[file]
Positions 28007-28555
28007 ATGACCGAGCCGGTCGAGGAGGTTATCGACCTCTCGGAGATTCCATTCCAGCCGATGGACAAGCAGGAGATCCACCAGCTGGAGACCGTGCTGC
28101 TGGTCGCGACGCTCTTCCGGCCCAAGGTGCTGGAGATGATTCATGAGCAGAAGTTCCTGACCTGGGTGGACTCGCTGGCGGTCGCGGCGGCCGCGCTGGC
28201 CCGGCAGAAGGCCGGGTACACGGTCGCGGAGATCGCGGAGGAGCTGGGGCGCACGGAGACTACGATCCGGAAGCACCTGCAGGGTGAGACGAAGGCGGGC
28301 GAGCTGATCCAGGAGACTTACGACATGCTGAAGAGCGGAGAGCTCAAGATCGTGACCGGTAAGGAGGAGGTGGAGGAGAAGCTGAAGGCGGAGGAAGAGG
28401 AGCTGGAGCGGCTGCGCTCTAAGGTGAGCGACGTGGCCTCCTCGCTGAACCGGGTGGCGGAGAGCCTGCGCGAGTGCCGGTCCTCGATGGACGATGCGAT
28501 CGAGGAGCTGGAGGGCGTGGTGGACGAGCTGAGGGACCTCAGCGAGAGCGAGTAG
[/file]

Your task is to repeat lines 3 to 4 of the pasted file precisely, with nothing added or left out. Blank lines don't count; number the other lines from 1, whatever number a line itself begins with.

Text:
28101 TGGTCGCGACGCTCTTCCGGCCCAAGGTGCTGGAGATGATTCATGAGCAGAAGTTCCTGACCTGGGTGGACTCGCTGGCGGTCGCGGCGGCCGCGCTGGC
28201 CCGGCAGAAGGCCGGGTACACGGTCGCGGAGATCGCGGAGGAGCTGGGGCGCACGGAGACTACGATCCGGAAGCACCTGCAGGGTGAGACGAAGGCGGGC